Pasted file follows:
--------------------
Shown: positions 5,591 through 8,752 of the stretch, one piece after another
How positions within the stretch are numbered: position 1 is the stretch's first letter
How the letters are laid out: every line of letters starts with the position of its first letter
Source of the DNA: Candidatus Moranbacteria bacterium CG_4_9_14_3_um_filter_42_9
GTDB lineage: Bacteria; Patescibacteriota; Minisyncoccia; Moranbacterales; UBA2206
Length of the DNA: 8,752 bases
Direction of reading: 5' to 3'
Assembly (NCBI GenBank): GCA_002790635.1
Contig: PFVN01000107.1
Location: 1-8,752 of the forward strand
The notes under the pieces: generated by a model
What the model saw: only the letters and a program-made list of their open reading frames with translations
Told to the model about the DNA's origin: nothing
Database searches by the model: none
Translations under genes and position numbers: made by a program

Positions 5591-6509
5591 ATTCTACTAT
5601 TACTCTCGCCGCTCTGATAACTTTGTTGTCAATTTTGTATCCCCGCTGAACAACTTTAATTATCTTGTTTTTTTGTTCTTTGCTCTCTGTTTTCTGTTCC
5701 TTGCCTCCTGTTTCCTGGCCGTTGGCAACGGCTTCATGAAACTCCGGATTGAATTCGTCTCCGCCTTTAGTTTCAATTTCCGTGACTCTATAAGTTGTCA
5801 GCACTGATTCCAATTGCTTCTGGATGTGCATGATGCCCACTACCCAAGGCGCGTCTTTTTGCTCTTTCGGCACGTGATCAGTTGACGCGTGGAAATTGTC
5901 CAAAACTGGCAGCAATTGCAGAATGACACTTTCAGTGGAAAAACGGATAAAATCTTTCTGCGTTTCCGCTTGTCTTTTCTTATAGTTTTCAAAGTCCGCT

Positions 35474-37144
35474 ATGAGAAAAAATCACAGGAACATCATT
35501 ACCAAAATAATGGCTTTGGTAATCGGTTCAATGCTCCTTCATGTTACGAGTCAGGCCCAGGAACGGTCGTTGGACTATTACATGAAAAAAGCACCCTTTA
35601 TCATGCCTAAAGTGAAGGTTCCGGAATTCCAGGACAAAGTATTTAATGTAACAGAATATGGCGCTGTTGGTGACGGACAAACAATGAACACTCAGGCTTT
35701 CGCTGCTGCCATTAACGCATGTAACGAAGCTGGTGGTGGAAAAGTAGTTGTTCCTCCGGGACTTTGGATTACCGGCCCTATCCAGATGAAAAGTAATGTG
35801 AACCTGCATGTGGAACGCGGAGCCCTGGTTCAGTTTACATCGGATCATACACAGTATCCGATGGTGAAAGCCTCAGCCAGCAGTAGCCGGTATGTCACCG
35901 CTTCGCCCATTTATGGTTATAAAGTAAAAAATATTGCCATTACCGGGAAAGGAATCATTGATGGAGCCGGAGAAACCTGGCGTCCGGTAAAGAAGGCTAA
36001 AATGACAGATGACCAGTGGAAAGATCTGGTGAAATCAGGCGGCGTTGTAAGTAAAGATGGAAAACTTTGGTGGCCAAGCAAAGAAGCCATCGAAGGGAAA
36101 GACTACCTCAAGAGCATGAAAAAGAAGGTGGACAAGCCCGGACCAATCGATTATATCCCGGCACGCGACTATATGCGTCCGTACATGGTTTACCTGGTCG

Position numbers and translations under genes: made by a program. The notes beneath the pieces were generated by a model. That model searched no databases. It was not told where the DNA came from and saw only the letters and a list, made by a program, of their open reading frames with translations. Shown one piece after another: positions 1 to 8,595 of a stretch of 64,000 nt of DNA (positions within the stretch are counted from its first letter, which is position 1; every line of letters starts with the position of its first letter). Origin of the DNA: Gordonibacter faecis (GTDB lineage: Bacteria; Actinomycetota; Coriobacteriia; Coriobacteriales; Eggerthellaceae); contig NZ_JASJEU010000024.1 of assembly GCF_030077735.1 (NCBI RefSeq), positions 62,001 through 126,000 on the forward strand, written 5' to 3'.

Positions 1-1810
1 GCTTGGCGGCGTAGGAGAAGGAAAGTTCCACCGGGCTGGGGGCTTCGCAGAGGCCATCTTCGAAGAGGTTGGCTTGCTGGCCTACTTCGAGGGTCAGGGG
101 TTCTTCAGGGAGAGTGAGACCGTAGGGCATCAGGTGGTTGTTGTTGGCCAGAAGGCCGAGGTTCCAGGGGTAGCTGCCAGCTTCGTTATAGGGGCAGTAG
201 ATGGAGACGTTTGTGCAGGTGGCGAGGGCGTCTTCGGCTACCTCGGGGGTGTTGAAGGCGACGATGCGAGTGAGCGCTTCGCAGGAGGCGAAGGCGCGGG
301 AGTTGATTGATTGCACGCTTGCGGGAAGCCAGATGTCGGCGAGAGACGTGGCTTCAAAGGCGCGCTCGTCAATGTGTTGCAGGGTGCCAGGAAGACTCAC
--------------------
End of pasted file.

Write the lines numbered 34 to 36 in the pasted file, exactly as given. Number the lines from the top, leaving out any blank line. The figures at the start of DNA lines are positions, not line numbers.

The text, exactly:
101 TTCTTCAGGGAGAGTGAGACCGTAGGGCATCAGGTGGTTGTTGTTGGCCAGAAGGCCGAGGTTCCAGGGGTAGCTGCCAGCTTCGTTATAGGGGCAGTAG
201 ATGGAGACGTTTGTGCAGGTGGCGAGGGCGTCTTCGGCTACCTCGGGGGTGTTGAAGGCGACGATGCGAGTGAGCGCTTCGCAGGAGGCGAAGGCGCGGG
301 AGTTGATTGATTGCACGCTTGCGGGAAGCCAGATGTCGGCGAGAGACGTGGCTTCAAAGGCGCGCTCGTCAATGTGTTGCAGGGTGCCAGGAAGACTCAC